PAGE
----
Here are a few tips:

Schedule a tune-up
If your vehicle is due for a tune-up make sure to schedule it during the fall. Cold weather increases existing problems like hard starts, sluggish performance, pings, and rough idling. Go through the owner's manual for the tune-up schedule and stick to it.

Switch to winter tires
Driving in winter means exercising great caution - there are high chances of facing heavy snowfall or black ice on the roads! The weather can change in a jiffy, which ordinary tires can't withstand. All-season tires during this time are no good because their tread compound hardens when temperatures fall, which reduces the traction between the roads and tires. Snow tires are manufactured to tolerate and operate in cold temperatures and harsh weather. Advanced rubber compounds are used in winter tires that retain pliability in the cold, thereby imparting a solid grip and better braking in extreme conditions.

Tread designs of winter tires are incorporated to fight against ice, snow and other severe winter conditions. This prevents the vehicle from skidding. The more aggressive the tread, the more it reduces snow build up on the tires. These tires perform well in all types of winter conditions - snow, ice, sleet, slush, wet and even cold dry roads.

Ensure the heat and defroster is still working
You shouldn't start getting your car ready for winter on the day temperatures plummet below freezing and you realize the heater isn't working. Be sure to check the heater and defroster in the fall to determine if they are functioning properly. If not, get them fixed immediately.

Replace windshield wiper blades
Wiper blades should be replaced every six months. If the ones on your car are leaving patches on the windshield, replace them before the cold weather causes the rubber to stiffen up more.

You might consider switching to winter wiper blades as well since the ordinary ones get packed with snow and cause the blades to streak or miss large portions of the windshield. Winter wiper blades come with a rubber casing enclosing the whole blade, thus preventing ice and snow from sticking or packing. Your visibility is better and winter driving is much safer. Remove and store old wiper blades for next spring.

Change fluids
Before the chilly winter temperatures set in, you need to take care of the fluids in your vehicle. Brake system fluid, coolant, transmission fluid, power steering fluid, washer fluid, and suspension differential fluid should be changed.

Brake fluids often get contaminated due to sediment and other impurities, so a routine change could be a good idea. Some manufacturers suggest you change transmission fluid when the car logs 100,000 miles. But it is best to ask your mechanic depending upon the age and wear of the vehicle. Use cold weather washer fluid in the winter, and keep the reservoir full. Keep a bottle in the trunk as it comes in handy when grimy snow or road salt smears your windshield.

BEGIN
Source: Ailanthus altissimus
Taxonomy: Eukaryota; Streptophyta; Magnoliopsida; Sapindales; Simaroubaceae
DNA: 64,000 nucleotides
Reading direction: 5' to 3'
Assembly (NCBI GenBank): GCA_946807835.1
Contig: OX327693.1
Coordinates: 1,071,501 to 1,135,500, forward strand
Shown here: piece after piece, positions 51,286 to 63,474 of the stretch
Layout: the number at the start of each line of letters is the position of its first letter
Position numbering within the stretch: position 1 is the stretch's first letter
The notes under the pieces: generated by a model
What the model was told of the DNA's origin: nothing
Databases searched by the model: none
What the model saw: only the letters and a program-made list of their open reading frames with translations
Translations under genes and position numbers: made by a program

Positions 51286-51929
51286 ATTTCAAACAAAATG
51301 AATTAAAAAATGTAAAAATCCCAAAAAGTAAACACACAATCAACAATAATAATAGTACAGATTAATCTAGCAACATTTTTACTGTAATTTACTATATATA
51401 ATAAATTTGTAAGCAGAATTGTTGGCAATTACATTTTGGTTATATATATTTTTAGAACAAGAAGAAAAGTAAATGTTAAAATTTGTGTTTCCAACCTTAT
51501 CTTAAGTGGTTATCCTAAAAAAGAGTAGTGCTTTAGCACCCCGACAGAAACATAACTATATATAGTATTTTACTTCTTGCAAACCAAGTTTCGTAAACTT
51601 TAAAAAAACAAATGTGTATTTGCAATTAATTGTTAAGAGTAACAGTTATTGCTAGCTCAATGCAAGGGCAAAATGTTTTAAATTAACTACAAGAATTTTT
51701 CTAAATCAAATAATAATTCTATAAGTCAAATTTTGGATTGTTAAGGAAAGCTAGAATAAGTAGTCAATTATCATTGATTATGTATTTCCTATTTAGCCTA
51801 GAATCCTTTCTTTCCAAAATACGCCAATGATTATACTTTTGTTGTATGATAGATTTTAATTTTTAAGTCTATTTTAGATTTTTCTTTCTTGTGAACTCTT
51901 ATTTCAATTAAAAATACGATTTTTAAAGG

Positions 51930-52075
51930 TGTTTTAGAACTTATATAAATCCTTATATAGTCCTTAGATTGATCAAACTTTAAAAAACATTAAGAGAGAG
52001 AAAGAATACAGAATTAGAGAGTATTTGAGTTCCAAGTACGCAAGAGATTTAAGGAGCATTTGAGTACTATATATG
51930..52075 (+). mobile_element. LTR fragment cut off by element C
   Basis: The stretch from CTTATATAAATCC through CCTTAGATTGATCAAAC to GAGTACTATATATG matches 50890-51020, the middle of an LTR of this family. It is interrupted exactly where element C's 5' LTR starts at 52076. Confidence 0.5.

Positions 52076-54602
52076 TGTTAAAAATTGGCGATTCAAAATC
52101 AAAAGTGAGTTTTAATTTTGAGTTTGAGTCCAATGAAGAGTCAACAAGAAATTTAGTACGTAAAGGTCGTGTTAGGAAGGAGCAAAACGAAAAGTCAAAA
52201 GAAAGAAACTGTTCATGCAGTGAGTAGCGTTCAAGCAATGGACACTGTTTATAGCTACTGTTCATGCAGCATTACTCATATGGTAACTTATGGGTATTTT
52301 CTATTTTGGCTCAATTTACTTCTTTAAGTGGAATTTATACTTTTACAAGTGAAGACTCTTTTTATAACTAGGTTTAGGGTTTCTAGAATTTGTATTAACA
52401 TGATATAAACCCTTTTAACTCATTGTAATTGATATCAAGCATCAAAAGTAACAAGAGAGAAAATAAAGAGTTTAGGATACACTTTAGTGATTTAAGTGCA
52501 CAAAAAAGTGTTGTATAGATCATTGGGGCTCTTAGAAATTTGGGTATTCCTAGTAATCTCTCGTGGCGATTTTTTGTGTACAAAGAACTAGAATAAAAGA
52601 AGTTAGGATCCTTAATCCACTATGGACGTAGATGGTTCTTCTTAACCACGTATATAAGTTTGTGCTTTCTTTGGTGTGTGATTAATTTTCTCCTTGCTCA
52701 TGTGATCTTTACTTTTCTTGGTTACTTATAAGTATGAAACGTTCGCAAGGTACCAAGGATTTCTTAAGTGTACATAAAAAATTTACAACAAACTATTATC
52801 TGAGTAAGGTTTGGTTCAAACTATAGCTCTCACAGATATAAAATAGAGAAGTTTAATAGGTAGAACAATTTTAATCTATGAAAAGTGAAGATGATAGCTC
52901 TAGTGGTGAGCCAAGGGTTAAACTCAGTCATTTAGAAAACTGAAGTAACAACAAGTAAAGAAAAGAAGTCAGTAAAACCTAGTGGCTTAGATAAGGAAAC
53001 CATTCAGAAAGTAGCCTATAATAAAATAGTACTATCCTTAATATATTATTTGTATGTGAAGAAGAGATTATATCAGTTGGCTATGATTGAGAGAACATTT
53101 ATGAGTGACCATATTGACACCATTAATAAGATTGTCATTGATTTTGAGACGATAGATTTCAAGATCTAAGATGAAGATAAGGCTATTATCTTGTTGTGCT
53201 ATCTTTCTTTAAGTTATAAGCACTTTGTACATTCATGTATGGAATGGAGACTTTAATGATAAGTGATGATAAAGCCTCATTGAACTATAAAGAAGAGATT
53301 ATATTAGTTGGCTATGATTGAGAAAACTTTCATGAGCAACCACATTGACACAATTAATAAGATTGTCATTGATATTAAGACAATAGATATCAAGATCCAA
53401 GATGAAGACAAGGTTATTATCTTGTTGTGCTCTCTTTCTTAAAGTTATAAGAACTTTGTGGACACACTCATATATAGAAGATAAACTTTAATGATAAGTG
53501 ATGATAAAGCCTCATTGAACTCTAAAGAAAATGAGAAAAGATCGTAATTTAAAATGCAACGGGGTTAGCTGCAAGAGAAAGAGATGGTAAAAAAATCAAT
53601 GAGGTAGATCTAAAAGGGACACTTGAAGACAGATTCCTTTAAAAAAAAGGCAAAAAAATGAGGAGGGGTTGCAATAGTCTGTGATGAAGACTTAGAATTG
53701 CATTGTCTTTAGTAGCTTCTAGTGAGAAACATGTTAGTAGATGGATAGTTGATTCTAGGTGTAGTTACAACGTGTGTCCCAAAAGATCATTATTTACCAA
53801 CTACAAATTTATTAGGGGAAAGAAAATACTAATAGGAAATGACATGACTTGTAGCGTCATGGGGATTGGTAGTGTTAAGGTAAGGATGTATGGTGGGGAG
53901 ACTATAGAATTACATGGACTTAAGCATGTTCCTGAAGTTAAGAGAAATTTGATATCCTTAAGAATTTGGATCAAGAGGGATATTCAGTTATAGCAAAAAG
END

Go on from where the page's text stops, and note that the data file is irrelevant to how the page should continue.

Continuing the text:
Check brakes
Brakes are responsible for your safety when you drive. Before they are put to the test due to ice and snow on the roads, it is imperative to get brakes and brake fluid inspected. If required, replace the brake pads so you don't face trouble while stopping on slippery roads. Get the emergency brake checked too. Even if the brake pads are in good condition, cables or mechanical components can seize or break, especially if they are unused.

Don't forget tire pressure
Tires have to be correctly inflated to guarantee best possible traction as you drive in adverse weather. However, this aspect is often immensely jeopardized due to wet, snowy, or icy roads. The air pressure in your tires has likely dropped as the weather has gotten colder, so it is crucial to get it checked. Do consult your owner's manual to find out what your target tire pressure should be.

Clean and check car battery
Cold weather can be tough on batteries. You should get the battery and charging system inspected for optimum performance every fall. This is all the more vital as many computerized safety systems in cars run off battery power. The battery should be cleaned thoroughly as well. Check for residue on battery posts and remove it with a wire brush. Wipe down the battery case to get rid of grease and grime.

Test headlights and taillights
Winter means shorter days and longer nights, so it gets dark quicker than usual and your vehicle lights have to be in excellent condition. Get the car's headlights and taillights checked to ensure if they are working and correctly aimed. If headlights seem to be less powerful than they used to be, clean them. You might have to replace them if they seem dimmer than usual or aren't functioning at all.

Keep the gas tank full
When winter comes, keep the gas tank at least half full at all times to reduce the chance of moisture forming in the gas lines and possibly freezing. Plus, you never know when a sudden snow squall will stretch your commute to hours on the road. This way you don't have to worry about running out of gas as you try to get home safely.

Last but not the least...
Getting your car ready for winter means being prepared for all kinds of situations such as getting stranded for few hours due to a storm! An emergency kit is a must-have, and it needs to contain an ice scraper and snow brush, jumper cables, flashlight, flares, blanket, extra warm clothes (including gloves and hat), candles/matches, bottled water, dry food snacks and medications.

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